Date and Time
Thursday, Oct 1, 2020 - Sunday, Jan 31, 2021
11:00 — 5:00 pm
We live in an age of information: economic and social relations are increasingly digital, dispersed, disembodied, and data-driven. If the internet once held out a democratic promise of access and full disclosure, today truth, meaning, and authenticity seem ever harder to get your hands on. Set within this context, artists Fafnir Adamites and Matthew Cummings investigate forms of information’s withholding in explicitly material terms.
Matthew Cummings takes documents released as part of the federal Freedom of Information Act (1967) and in high-profile leaks as a starting point to explore visibility and invisibility, contingency and comprehensiveness. Both the FOIA and leaks offer gestures of transparency. Yet these gestures are frustrated by what has been redacted or otherwise rendered illegible: blank white boxes masking “classified” material, the repeated marginalia of exemption codes, the loss of resolution over time as mechanical and digital reproduction (faxing, photocopying, scanning) degrades the clarity of the original. Cummings combines experimental printing and plaster pouring techniques to make page-sized wall sculptures that focus our attention on the material presence and patterns of absence.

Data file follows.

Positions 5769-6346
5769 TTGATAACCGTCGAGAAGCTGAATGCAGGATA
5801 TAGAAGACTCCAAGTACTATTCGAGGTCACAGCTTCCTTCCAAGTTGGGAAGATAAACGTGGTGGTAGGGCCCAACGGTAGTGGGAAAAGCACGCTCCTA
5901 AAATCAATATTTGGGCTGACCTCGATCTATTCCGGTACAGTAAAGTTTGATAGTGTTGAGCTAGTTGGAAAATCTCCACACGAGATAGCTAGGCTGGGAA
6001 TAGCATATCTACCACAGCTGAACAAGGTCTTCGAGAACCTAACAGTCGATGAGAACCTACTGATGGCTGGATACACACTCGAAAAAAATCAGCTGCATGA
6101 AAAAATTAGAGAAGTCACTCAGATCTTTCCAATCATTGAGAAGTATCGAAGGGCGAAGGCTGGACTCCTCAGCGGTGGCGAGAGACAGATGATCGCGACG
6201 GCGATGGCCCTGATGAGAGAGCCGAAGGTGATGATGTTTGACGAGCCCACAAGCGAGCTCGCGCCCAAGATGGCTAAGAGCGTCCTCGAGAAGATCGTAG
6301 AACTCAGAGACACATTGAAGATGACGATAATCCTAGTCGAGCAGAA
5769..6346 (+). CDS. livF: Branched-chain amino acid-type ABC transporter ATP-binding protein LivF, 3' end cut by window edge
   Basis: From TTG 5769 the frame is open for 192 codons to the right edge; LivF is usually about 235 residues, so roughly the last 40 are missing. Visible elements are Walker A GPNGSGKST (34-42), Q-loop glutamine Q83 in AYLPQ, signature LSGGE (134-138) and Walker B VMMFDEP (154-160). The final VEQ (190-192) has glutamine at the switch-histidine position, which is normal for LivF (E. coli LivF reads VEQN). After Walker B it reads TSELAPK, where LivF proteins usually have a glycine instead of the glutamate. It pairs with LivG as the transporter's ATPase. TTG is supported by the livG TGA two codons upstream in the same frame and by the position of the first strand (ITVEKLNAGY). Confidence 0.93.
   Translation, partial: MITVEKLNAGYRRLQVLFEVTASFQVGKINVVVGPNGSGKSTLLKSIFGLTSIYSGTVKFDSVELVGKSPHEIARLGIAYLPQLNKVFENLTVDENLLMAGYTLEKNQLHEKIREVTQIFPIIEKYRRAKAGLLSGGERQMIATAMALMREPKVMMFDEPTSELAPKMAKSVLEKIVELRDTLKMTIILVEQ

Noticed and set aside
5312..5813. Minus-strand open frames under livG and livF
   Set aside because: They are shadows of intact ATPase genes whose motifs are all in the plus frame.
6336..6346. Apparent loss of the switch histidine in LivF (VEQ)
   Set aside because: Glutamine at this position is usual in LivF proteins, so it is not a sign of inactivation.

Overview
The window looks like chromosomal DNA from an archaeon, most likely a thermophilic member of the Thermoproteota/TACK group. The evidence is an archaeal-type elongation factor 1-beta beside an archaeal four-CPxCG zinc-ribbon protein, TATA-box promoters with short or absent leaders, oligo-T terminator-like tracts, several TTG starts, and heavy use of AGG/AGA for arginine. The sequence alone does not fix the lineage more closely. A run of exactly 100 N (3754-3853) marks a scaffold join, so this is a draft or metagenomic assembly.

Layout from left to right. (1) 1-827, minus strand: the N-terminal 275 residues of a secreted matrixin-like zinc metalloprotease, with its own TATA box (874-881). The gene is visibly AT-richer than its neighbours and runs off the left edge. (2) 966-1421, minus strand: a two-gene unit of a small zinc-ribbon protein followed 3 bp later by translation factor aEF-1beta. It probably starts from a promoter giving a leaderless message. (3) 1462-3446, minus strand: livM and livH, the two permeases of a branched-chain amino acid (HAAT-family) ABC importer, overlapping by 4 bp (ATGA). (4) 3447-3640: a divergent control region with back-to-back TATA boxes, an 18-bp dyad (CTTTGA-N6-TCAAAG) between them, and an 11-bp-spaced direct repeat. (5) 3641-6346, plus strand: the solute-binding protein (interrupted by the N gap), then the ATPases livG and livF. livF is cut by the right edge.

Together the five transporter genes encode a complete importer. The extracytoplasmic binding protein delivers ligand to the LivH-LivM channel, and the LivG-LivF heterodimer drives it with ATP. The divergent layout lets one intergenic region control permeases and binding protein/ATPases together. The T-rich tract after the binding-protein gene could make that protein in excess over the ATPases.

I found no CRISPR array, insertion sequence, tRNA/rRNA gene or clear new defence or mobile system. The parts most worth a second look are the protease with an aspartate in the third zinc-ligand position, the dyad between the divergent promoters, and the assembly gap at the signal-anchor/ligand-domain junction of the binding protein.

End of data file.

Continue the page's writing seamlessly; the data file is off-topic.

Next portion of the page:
Fafnir Adamites turns the focus inward. They explore embodied memory, how information is stored in – and suppressed by – the body, and how the effects of trauma and violence may be inherited across generations through subtle alterations in gene expression. Epigeneticists refer to gene expression through the language of legibility: how genetic information is “encoded,” “read,” “transcribed,” and “translated.” Made from black and white t-shirts, Adamites’ monochrome weavings conceal their original sources, becoming increasingly illegible as the structures accrue over time. In The Presence of Absence, Adamites lays weavings into wet hydrostone before ripping them up when it sets, leaving behind fabric fragments and elusive traces. Adamites offers these broken pieces as a form of countermonument for traumatic events: impossible to fully know, process, or resolve.